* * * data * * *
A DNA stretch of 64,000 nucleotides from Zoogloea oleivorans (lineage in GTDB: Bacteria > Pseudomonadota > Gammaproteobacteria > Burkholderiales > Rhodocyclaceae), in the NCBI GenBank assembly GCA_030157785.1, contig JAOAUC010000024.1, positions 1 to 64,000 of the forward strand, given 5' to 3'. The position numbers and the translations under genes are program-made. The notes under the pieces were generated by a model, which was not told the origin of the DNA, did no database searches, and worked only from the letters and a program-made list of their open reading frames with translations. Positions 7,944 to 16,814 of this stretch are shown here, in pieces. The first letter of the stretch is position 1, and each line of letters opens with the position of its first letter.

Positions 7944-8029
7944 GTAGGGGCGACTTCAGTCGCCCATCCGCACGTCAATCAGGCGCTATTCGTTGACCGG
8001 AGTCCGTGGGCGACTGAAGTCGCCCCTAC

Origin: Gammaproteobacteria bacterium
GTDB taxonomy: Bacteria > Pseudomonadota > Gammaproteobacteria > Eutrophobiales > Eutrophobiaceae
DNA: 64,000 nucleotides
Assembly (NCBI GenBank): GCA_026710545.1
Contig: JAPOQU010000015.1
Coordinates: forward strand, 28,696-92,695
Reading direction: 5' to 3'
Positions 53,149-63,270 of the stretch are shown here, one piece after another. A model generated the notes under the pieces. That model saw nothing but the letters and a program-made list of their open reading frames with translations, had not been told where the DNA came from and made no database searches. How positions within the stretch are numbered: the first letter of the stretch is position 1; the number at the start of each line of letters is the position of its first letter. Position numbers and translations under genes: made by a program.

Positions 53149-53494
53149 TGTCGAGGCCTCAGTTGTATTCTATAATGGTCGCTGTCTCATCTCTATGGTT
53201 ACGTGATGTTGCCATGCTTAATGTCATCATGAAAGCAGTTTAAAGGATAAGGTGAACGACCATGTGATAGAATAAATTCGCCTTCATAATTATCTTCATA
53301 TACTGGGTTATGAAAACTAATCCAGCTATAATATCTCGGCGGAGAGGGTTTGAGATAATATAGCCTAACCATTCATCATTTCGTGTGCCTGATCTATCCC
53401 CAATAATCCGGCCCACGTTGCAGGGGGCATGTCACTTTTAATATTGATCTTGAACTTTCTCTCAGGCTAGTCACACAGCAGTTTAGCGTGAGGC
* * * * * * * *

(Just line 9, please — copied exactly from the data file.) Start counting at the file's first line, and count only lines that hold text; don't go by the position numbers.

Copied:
Contig: JAPOQU010000015.1